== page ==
A couple of weeks ago we booked our tickets for this years Royal International Air Tattoo (RIAT) and it got me thinking about how far from the other end of the spectrum of my photography these few days are of the year, but also how much I love it! Most of the year I’m taking photos at fishing or of birds for my challenge, trying to be stealthy or taking my time composing shots, then you turn up at the air tattoo and its about as far from that as you can get.
Last year was my first “proper” year at RIAT and I remember waiting in the queue at about 6:45am on the first day of arrivals wondering whether this was going to be as good as I thought it was in my head, for weeks running up to the event I checked the website at midday every Thursday (a process that will start again this week!) to see what the latest addition was going to be to the 200 strong aircraft line up then googling them to see what they looked liked when I didn’t have a clue what a Typhoon, Raptor or Phantom looked like! Anyway the gate opened everyone ran in to get a spot at the front, set up their chairs and get cameras sorted. After about 10mins the guy who was sat next to me tapped me on the arm and said “Typhoon coming in for missed approach”… I was thinking to myself how does he know that?! I can’t see or hear anything… Then I realised he had a headphone in hooked up to a scanner so he could hear the air traffic controller and could hear all the comms…. anyways a few minutes later this Typhoon came into land, I’m thinking this cool…we’re pretty close and that’s pretty loud! As the plane drew level with where I was standing rattling off frames through the viewfinder on the camera the pilot pulled the nose up, lit the afterburners and proceeded to climb steeply away from the ground… The sheer noise and power you could feel vibrating through your body was just insane. (Picture Below is said Typhoon) I just stood there like a goofy kid with a massive smile on my face watching this jet climbing into the sky and above the clouds. That was it, I was hooked!
Over the course of the first two days I watched around 200 different aircraft arrive from all around the world, some were a little more exciting than others however the fact that air forces from all around the world (as far as Pakistan, Australia & Japan last year) send aircraft to an air base 4 miles from where we live is pretty cool.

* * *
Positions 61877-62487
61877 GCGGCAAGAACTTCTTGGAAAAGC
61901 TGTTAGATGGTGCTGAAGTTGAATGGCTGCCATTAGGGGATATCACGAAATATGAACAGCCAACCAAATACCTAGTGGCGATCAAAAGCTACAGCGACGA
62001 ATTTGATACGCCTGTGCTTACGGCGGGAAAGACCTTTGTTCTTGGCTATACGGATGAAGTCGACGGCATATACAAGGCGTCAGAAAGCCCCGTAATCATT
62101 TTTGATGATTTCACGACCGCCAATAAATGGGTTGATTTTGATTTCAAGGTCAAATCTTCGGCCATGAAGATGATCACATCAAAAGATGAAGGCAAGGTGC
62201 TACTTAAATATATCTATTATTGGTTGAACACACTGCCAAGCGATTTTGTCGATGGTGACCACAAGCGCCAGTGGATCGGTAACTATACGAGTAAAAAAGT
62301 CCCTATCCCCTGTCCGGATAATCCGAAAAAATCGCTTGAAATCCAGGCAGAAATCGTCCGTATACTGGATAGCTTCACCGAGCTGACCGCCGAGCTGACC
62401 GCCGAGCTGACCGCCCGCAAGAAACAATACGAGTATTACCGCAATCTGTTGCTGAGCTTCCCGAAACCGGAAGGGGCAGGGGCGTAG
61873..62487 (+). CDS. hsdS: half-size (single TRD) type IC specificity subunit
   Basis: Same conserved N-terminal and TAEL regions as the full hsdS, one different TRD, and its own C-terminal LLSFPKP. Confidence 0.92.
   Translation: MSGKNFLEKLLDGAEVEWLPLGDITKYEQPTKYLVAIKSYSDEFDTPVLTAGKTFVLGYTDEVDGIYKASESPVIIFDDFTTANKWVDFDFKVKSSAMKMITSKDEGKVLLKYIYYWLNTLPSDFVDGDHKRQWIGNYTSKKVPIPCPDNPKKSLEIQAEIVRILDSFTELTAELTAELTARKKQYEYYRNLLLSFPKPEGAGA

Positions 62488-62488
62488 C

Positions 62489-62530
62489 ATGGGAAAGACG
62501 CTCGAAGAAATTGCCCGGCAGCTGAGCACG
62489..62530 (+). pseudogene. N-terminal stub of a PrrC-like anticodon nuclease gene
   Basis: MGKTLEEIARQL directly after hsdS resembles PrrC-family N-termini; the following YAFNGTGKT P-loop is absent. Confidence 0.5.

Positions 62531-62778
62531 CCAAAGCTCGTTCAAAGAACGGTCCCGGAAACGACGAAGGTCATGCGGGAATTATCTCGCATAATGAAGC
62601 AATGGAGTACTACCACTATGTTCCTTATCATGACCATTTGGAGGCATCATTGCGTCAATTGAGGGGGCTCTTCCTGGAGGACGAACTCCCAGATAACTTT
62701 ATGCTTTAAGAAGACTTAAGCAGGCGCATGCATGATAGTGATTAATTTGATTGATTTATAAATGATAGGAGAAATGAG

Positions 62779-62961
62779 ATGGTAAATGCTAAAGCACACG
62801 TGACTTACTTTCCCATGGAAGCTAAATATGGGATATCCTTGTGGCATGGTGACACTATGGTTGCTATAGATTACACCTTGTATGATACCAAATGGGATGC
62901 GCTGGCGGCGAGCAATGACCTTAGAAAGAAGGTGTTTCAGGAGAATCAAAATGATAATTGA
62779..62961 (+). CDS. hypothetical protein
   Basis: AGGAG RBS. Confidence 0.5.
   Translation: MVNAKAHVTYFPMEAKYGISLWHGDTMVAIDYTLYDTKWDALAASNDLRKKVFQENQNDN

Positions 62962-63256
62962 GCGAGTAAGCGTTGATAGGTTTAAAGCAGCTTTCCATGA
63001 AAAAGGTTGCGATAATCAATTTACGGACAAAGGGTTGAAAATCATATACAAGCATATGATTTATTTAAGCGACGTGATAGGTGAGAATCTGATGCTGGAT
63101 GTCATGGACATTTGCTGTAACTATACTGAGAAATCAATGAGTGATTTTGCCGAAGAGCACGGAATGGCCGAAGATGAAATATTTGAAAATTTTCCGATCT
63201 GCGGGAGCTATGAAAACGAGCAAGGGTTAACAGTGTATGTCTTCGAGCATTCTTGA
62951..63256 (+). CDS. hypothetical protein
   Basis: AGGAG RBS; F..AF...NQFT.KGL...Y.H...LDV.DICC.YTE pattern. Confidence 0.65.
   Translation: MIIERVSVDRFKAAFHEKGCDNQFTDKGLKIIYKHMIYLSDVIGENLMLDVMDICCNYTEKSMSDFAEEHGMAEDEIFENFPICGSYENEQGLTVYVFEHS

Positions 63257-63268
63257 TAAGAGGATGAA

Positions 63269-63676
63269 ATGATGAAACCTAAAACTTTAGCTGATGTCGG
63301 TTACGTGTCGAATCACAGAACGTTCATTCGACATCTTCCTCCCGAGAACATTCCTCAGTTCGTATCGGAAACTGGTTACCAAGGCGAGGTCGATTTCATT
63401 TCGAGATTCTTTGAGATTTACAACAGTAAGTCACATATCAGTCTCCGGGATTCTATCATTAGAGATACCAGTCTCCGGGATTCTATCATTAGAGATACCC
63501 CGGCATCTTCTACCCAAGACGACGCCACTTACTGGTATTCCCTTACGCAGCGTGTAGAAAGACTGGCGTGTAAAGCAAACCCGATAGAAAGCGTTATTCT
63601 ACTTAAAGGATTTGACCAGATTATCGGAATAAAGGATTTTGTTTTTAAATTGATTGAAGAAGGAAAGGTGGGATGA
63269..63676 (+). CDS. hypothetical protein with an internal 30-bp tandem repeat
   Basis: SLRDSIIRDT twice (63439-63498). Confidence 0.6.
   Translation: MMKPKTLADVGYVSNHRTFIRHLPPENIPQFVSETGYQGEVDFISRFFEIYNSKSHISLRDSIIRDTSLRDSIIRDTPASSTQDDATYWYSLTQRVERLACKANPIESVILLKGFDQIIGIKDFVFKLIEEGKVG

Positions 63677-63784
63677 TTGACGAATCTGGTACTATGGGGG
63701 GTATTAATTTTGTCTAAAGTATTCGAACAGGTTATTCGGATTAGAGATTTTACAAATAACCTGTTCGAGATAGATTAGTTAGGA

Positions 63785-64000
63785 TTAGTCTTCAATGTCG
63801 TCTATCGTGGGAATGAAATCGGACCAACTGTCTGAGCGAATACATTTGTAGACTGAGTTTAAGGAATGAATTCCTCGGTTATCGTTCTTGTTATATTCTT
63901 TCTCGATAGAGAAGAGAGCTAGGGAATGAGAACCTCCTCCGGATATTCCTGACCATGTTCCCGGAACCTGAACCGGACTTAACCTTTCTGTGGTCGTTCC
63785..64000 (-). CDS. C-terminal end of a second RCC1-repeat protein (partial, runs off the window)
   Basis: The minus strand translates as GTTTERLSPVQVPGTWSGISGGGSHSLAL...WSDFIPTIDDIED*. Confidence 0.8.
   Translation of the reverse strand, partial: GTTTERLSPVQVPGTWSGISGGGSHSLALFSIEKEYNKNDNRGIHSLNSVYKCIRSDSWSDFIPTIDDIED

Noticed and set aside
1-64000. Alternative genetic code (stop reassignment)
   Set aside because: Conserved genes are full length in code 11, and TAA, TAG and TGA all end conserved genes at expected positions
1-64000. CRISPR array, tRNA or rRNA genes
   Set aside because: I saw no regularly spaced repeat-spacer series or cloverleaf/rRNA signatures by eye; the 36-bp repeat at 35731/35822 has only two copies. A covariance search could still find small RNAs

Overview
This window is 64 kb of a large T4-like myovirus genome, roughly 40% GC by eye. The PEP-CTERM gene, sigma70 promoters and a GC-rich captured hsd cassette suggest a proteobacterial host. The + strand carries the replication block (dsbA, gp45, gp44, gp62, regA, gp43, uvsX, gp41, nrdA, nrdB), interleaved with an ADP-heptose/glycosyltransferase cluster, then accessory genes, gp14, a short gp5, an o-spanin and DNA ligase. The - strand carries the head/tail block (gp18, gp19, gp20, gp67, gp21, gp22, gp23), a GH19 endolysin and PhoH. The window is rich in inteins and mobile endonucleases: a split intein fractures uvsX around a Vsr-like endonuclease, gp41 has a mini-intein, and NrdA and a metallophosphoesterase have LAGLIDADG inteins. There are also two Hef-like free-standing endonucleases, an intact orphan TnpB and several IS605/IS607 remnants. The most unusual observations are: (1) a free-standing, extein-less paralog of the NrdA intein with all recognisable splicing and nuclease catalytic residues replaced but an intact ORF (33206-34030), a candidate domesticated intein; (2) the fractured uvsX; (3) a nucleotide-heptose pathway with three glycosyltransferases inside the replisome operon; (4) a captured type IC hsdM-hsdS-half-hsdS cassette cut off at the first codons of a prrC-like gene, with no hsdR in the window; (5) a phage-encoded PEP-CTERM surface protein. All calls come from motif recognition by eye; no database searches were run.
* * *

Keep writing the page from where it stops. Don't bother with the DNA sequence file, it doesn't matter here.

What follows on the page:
The weather improved as the weekend went on, with Sunday having the best of blue skies and sunshine (makes the photos look so much better) however I didn’t have a ticket for the Sunday so I rode down on my mountain bike through some tracks and back lanes and stood near the end of the runway, this turned out to be a great spot as the planes coming into land, and particularly the fighter jets turned right above where I was standing, hence how I achieved the shot below;
Photographing the planes at RIAT is so fast that it takes a while to get your “eye in”. A long lens (300mm last year) coupled with the need for a fast shutter speed mean the brighter the light (preferably sunshine!) the easier it is, if its cloudy sometimes its better to just watch than take photos as planes against a white sky don’t look particularly appealing in my eyes. (Maybe with the exception of the Ramex Delta Mirage’s pictured at the top?!) I had seen some photographs before I went to the air tattoo referring to “propeller blur” whereby you slow the shutter speed enough to get the movement of the propellers but pan with the plane to keep the plane in focus. After a few attempts I got a decent shot of the Airbus A400 (below) that the RAF are currently taking delivery of to replace the ageing C130 Hercs.
Looking forward to this years RIAT (RAF Fairford, Gloucestershire July 14th – 16th) I am sure that I will upload a blog around the time with some of my new pictures of planes in beautiful sunshine and blue skies!